- Document Type Definitions
- Some Simple DTD Examples
- Structure of a Document Type Definition
- DTD Drawbacks and Alternatives
Some Simple DTD Examples
Let's take a quick look at two DTDsone internal and one external. Listing 3.1 shows an internal DTD.
Listing 3.1 An Internal DTD
<?xml version="1.0"?> <!DOCTYPE message [ <!ELEMENT message (#PCDATA)> ]> <message> Let the good times roll! </message>
In Listing 3.1, the internal DTD is contained within the Document Type Declaration, which begins with <!DOCTYPE and ends with ]>. The Document Type Declaration will appear between the XML declaration and the start of the document itself (the document or root element) and identify that section of the XML document as containing a Document Type Definition. Following the Document Type Declaration (DOCTYPE), the root element of the XML document is defined (in this case, message). The DTD tells us that this document will have a single element, message, that will contain parsed character data (#PCDATA).
The Document Type Declaration should not be confused with the Document Type Definition. These are two exclusive items. Also confusing is the acronym DTD, which is only ever used in reference to the Document Type Definition. The Document Type Declaration is the area of the XML document after the XML declaration that begins with <!DOCTYPE and ends with ]>. It actually encompasses the Document Type Definition. The Document Type Definition will be contained within an opening bracket ([) and a closing bracket (]).
Now, let's take a look at Listing 3.2 and see how this same DTD and XML document would be joined if the DTD were external.
Listing 3.2 An External DTD
<?xml version="1.0"?> <!DOCTYPE message SYSTEM "message.dtd"> <message> Let the good times roll! </message>
In Listing 3.2 the DTD is contained in a separate file, message.dtd. The contents of message.dtd are assumed to be the same as the contents of the DTD in Listing 3.1. The keyword SYSTEM in the Document Type Declaration lets us know that the DTD is going to be found in a separate file. A URL could have been used to define the location of the DTD. For example, rather than message.dtd, the Document Type Declaration could have specified something like ../DTD/message.dtd.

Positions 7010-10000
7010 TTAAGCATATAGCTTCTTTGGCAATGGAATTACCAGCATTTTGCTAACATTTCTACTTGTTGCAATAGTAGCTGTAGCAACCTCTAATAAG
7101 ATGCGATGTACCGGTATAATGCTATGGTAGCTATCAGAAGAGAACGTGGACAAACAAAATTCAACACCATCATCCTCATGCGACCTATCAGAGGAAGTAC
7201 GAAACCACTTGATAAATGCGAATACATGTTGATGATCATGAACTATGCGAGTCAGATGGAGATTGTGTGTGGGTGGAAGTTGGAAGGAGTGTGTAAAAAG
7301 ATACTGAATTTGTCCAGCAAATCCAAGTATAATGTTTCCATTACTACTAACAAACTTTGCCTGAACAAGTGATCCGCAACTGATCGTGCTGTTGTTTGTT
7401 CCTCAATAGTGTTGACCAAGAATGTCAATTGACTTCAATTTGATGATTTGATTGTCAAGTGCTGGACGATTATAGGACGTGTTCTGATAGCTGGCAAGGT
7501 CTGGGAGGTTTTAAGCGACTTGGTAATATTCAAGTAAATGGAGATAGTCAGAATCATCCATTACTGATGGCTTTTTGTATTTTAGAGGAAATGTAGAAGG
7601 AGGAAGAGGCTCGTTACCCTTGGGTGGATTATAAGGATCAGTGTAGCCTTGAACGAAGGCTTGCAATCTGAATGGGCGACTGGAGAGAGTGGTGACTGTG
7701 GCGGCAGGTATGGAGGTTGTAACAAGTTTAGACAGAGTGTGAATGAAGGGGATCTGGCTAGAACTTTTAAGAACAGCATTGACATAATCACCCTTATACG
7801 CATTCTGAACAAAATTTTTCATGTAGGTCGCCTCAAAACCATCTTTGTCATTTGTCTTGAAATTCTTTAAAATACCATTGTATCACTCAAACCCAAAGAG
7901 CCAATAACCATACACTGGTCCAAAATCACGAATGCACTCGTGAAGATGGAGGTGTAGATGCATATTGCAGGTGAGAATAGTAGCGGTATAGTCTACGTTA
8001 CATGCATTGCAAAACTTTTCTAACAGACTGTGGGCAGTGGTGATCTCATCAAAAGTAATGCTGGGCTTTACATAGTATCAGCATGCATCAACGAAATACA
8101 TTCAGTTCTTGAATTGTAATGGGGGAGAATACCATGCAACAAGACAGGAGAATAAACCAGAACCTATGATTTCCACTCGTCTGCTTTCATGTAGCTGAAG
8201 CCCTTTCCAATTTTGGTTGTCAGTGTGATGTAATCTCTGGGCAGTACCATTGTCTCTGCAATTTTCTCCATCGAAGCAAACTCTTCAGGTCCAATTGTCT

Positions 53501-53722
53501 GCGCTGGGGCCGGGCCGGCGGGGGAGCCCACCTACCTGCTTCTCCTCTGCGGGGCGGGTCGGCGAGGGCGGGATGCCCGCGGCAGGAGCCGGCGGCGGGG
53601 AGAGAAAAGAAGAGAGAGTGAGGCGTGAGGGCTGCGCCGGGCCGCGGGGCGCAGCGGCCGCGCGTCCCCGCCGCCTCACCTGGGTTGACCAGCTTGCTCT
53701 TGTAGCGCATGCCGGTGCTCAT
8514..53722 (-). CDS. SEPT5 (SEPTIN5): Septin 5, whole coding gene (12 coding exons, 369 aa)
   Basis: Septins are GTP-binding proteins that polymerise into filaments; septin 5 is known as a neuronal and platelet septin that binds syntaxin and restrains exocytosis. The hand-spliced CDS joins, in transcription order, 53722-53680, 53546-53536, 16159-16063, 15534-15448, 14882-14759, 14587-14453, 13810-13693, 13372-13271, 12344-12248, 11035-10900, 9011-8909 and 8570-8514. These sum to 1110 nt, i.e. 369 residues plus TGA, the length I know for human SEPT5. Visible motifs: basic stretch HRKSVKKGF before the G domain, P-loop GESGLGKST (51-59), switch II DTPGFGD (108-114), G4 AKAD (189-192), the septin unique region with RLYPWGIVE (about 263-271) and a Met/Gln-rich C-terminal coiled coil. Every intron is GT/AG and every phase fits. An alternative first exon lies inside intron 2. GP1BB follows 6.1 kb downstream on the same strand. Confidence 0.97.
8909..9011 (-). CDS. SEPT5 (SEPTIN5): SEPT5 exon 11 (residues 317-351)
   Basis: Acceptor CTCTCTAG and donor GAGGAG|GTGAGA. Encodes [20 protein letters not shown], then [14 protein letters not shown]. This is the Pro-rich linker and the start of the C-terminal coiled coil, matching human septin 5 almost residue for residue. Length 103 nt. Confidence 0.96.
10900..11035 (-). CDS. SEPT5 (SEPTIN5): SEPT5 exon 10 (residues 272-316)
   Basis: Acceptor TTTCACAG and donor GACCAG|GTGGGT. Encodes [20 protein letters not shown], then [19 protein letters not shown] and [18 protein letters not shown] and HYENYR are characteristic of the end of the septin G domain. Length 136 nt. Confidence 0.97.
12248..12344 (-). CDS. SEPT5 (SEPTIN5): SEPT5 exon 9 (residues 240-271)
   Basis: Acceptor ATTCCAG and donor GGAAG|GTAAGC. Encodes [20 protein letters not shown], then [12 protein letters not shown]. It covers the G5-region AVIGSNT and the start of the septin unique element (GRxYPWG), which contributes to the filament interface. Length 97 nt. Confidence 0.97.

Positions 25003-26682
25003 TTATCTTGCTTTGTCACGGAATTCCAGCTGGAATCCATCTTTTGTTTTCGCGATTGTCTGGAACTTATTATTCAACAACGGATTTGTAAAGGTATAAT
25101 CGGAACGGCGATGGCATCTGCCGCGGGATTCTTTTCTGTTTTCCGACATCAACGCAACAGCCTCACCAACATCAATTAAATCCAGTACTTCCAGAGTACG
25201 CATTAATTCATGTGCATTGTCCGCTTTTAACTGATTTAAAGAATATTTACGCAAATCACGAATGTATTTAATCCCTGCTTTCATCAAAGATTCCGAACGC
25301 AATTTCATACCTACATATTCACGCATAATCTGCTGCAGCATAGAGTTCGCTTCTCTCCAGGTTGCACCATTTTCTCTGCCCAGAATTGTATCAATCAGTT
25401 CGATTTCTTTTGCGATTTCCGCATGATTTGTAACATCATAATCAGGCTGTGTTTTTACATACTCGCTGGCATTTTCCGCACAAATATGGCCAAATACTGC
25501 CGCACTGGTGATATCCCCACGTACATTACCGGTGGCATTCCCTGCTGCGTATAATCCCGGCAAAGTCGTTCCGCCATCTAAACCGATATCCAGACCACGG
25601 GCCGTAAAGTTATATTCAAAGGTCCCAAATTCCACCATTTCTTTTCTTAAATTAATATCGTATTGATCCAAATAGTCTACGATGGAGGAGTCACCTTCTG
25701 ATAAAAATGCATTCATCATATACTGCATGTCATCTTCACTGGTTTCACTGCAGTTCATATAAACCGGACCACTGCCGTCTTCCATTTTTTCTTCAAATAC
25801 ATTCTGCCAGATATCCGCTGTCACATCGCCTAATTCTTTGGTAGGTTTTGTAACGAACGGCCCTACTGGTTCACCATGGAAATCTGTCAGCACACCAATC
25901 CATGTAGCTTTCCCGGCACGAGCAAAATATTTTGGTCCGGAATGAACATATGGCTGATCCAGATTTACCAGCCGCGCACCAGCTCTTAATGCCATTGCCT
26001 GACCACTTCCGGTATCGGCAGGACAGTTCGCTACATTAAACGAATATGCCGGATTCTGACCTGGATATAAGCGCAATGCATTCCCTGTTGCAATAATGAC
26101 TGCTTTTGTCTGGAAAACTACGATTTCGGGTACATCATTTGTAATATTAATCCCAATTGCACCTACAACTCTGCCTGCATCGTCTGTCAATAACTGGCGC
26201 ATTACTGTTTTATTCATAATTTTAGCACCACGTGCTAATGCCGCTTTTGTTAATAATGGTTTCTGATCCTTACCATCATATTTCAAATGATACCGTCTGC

The keyword SYSTEM used in a Document Type Declaration will always be indicative of the Document Type Definition being contained in an external file.
Both of these examples show us a well-formed XML document. Additionally, because both XML documents contain a single element, message, which contains only parsed character data, both adhere to the DTD. Therefore, they are both also valid XML documents.
A document that looks like what's shown in Listing 3.3 would not be valid according to the DTD in these examples.
Listing 3.3 Document Not Valid According to Defined DTD
<?xml version="1.0"?> <!DOCTYPE message SYSTEM "message.dtd"> <message> <text> Let the good times roll! </text> </message>
Even though this is a well-formed XML document, it is not valid. When this document is validated against message.dtd, a flag will be raised because message.dtd does not define an element named text.
Don't worry if you do not completely understand what is going on at this point. As long as you get the gist, everything will become very clear in the sections that follow.